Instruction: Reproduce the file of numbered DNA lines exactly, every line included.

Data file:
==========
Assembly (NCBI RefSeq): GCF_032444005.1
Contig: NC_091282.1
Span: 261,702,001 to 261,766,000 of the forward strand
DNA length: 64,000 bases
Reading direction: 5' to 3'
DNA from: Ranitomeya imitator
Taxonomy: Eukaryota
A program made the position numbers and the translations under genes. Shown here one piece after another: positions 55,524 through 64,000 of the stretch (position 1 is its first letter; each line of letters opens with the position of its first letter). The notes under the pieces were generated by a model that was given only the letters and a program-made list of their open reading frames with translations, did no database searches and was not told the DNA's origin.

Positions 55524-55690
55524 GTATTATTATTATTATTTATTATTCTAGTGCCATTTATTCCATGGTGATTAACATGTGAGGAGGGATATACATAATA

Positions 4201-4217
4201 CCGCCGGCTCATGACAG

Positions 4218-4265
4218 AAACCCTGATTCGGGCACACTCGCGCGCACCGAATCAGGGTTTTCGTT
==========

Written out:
Assembly (NCBI RefSeq): GCF_032444005.1
Contig: NC_091282.1
Span: 261,702,001 to 261,766,000 of the forward strand
DNA length: 64,000 bases
Reading direction: 5' to 3'
DNA from: Ranitomeya imitator
Taxonomy: Eukaryota
A program made the position numbers and the translations under genes. Shown here one piece after another: positions 55,524 through 64,000 of the stretch (position 1 is its first letter; each line of letters opens with the position of its first letter). The notes under the pieces were generated by a model that was given only the letters and a program-made list of their open reading frames with translations, did no database searches and was not told the DNA's origin.

Positions 55524-55690
55524 GTATTATTATTATTATTTATTATTCTAGTGCCATTTATTCCATGGTGATTAACATGTGAGGAGGGATATACATAATA

Positions 4201-4217
4201 CCGCCGGCTCATGACAG

Positions 4218-4265
4218 AAACCCTGATTCGGGCACACTCGCGCGCACCGAATCAGGGTTTTCGTT